USS Harveson (DE-316) Areas With Asbestos Exposure

The USS Harveson (DE-316) was an Edsall-class destroyer escort laid down on March 9, 1943, and launched on May 22, the same year. It was commissioned on October 12, 1943, under Lt. Cmdr. P. L. Stinson’s command as DE-316 and served in the U.S. Navy for 17 years until it was decommissioned on June 30, 1960. During its activities, the ship carried a complement of 209 people on board and had its main missions in Texas, Norfolk, Bermuda, Sasebo, Newport, Panama Canal, Portsmouth, Derry, Halifax, New York, Pearl Harbor, and Green Cove Springs. After the decommissioning, the ship was struck from the Navy List on December 1, 1966, and sunk as a target during training exercises. Asbestos was widely used in ships in the Navy and by other branches of the military from World War II through the 1970s. Asbestos-containing insulation, gaskets, and packing were commonly used aboard Edsall-class destroyers. Serving on the USS Harveson (DE-316), or assisting in the construction, repair, renovation, or decommissioning of this destroyer puts you at risk for developing severe illnesses like esophageal cancer, throat cancer, gastrointestinal cancer, asbestosis, lung cancer, bronchial cancer, mesothelioma, and colorectal cancer other types of pulmonary diseases.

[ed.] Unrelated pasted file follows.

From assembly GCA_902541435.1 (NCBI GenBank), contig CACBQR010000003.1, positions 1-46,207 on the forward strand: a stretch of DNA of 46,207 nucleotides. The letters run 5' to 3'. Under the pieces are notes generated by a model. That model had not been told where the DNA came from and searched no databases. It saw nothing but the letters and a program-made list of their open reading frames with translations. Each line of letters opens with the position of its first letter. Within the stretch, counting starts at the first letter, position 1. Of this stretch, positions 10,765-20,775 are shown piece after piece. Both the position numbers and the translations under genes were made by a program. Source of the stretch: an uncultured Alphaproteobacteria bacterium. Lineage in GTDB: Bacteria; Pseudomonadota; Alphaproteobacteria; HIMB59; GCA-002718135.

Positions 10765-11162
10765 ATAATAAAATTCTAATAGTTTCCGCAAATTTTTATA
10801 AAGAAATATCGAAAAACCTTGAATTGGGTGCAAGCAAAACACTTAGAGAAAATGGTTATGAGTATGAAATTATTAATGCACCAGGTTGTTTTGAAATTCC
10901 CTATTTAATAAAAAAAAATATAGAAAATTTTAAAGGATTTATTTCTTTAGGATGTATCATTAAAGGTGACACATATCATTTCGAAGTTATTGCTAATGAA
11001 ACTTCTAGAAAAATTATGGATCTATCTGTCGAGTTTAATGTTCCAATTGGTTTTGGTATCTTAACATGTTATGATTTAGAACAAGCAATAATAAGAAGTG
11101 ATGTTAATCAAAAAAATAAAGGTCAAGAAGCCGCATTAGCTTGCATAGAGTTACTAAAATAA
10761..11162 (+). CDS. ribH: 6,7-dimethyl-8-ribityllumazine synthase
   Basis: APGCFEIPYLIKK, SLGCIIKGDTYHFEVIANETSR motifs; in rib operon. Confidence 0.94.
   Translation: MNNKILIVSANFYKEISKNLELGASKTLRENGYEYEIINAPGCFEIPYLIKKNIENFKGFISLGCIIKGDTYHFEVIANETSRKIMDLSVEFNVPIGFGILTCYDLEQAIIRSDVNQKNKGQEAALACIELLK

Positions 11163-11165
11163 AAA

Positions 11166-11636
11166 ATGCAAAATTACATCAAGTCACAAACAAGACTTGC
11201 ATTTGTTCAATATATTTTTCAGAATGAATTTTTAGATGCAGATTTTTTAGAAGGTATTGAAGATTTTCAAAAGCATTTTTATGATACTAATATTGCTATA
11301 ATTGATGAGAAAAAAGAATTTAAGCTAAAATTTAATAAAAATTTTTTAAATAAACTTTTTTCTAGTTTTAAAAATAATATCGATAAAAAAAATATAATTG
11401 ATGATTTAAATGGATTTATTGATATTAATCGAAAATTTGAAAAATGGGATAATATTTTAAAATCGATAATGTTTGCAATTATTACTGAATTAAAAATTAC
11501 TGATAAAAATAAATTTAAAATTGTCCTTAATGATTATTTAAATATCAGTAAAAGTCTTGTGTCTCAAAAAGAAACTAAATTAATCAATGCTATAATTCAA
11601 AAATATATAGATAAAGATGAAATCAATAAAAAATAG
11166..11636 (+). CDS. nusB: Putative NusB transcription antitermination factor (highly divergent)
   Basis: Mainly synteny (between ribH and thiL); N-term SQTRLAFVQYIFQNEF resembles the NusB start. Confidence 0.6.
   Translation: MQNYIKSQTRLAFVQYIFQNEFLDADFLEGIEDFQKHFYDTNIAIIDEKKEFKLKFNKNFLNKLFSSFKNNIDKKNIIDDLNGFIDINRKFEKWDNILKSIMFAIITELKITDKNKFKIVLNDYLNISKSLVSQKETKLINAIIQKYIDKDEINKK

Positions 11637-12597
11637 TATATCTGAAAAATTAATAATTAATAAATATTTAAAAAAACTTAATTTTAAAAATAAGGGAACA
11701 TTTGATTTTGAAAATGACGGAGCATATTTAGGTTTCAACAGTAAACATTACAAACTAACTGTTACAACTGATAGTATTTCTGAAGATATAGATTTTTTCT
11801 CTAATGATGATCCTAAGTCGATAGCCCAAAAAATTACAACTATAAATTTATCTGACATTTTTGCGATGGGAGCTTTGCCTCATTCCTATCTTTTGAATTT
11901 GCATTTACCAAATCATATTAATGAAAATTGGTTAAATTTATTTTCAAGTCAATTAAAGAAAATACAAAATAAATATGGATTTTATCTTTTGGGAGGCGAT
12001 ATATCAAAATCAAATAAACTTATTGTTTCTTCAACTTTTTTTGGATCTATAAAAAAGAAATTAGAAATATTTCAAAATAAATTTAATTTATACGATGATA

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Shipmates on USS Harveson (DE-316)

ronald francis abate

orlie gordon baird

david a. baker

robert bruce kitt

valentino ottaviani

herbert w. schlawiedt